18. 4 out of 5

    Kayrene Smither

    This is a great compilation of first-hand contributions by women who helped settle the Kansas frontier, back mid-1800s to late 1800s. Part of the treasure, is that her great grandmother asked and received 800 plus firsthand accounts by Kansas pioneering women, by letters. She finished the projects that the great grandmother started. That in itself, is pretty amazing. Some of the details; about fires and grasshoppers are very informative and surprising. These were tough people, especially those w This is a great compilation of first-hand contributions by women who helped settle the Kansas frontier, back mid-1800s to late 1800s. Part of the treasure, is that her great grandmother asked and received 800 plus firsthand accounts by Kansas pioneering women, by letters. She finished the projects that the great grandmother started. That in itself, is pretty amazing. Some of the details; about fires and grasshoppers are very informative and surprising. These were tough people, especially those who ventured out to the western part of Kansas. Five Stars. I hope this archive of 800 plus letters ends up in an archive center somewhere. True treasures!

  19. 5 out of 5

    Kate Sandefur

    Interesting first person accounts from Kansas pioneer women. 1983 publishing date and so very slanted towards loaded wording like "civilized the west". There is acknowledgement of Indigenous women but no first person accounts of their lives and the author does discuss the removal and destruction of the Indigenous peoples way of life ( this book was compiled from letters found in her grandmother's attic so def geared towards certain women). Still, it made a for a good read on cold Midwestern days Interesting first person accounts from Kansas pioneer women. 1983 publishing date and so very slanted towards loaded wording like "civilized the west". There is acknowledgement of Indigenous women but no first person accounts of their lives and the author does discuss the removal and destruction of the Indigenous peoples way of life ( this book was compiled from letters found in her grandmother's attic so def geared towards certain women). Still, it made a for a good read on cold Midwestern days, imagining the women in sod houses setting towns and schools and churches! Worth reading with a cup of tea while the prairie winds blow.

  20. 4 out of 5

    Rebecca

    A very informative book filled with stories of the pioneers of the plains. It was interesting to hear about how they lived, their daily lives and the ways they provided for their families. The chapter on the relationship between the Native Americans and the settlers was dated and almost stereotypical in the language used and completely one sided stories. They are portrayed as simple or violent savages. Overall a good book for its publication date (1981)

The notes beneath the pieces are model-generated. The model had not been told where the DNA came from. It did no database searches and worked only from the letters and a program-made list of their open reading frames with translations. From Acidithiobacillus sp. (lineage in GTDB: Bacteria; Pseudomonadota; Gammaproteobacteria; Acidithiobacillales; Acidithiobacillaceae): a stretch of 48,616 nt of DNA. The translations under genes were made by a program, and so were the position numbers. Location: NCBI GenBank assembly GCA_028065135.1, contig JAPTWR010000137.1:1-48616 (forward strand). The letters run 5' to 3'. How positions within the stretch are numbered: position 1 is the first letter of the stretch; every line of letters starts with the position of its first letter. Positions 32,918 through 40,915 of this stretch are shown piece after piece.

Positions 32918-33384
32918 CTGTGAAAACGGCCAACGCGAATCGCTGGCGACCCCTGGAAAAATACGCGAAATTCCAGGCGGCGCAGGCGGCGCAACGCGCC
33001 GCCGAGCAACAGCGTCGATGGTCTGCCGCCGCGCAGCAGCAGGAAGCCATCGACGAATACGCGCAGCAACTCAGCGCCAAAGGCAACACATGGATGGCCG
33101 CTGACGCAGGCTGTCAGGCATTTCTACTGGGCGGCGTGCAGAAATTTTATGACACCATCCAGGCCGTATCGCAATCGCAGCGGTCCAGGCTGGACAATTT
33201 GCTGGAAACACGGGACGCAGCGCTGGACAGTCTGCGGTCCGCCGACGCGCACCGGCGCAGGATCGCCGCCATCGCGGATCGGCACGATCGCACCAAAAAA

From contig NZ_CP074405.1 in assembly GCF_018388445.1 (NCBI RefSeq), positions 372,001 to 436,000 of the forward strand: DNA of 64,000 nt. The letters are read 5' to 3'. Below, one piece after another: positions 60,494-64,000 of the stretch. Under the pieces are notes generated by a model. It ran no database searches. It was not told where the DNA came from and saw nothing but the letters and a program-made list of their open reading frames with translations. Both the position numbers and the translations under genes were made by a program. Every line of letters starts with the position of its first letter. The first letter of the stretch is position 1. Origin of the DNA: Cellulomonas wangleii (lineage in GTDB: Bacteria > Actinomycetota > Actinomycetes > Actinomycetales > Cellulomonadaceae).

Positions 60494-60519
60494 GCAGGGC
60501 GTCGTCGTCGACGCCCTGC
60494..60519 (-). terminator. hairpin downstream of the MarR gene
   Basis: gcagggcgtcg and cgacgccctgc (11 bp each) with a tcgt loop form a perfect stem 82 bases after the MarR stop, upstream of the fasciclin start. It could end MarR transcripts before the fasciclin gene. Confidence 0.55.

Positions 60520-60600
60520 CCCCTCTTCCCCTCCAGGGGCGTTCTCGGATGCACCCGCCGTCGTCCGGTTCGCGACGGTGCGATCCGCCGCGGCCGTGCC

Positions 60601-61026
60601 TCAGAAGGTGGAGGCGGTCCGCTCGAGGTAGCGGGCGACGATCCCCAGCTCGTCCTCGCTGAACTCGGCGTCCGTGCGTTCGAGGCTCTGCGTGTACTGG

21. 4 out of 5

    Mellanie C

    I loved this book. I've gone back to it several times for various reasons. People really have no idea how difficult it was for the women who made the westward journey, and this book really gives a clear picture of the challenges they faced. I loved this book. I've gone back to it several times for various reasons. People really have no idea how difficult it was for the women who made the westward journey, and this book really gives a clear picture of the challenges they faced.

  22. 5 out of 5

    Ann

    Interesting work from original sources about the lives of the Kansas settlers. Makes a reader very appreciative of all our conveniences these days. It got a little "heavy" as it went on, but overall a worthwhile read. Interesting work from original sources about the lives of the Kansas settlers. Makes a reader very appreciative of all our conveniences these days. It got a little "heavy" as it went on, but overall a worthwhile read.

  23. 5 out of 5

    Roberta

    Loved this book. It's easy to romanticize the past but the women interviewed for this book dispel any ideas that life was better before industrialization. But despite the hardships and loneliness most of the women made good lives for their families and were proud of their ingenuity and strength. Loved this book. It's easy to romanticize the past but the women interviewed for this book dispel any ideas that life was better before industrialization. But despite the hardships and loneliness most of the women made good lives for their families and were proud of their ingenuity and strength.

  24. 5 out of 5

    Jeana Rock

    Loved this book! Since I come from pioneers on both sides of my family, I really enjoyed reading about the struggles of pioneer women.

  25. 5 out of 5

    Connie Miller cline

    One of my favorite books

  26. 4 out of 5

    Jamie

    A good overview of pioneer days in Kansas. The personal stories definitely made the book.

  27. 5 out of 5

    Barbara

    Well-researched and organized compilation of Kansas pioneer women’s memories. A nice addition to my collection.

  28. 4 out of 5

    Geoffrey Nutting

    Great summary of tales about lives of pioneering women in Kansas (~1870-1910). Based on ~800 memoirs the author's grandmother, a Kansas pioneer woman herself, collected but never published Great summary of tales about lives of pioneering women in Kansas (~1870-1910). Based on ~800 memoirs the author's grandmother, a Kansas pioneer woman herself, collected but never published

  29. 4 out of 5

    Mary Jo

    An interesting book. I was already familiar with similar stories from South Dakota and Nebraska. This just added to my admiration of what frontier women endured.

  30. 5 out of 5

    Sandi

    Interesting story about living in Kansas during the pioneer days and the problems of weather Indians and outlaws .the education system and it slow start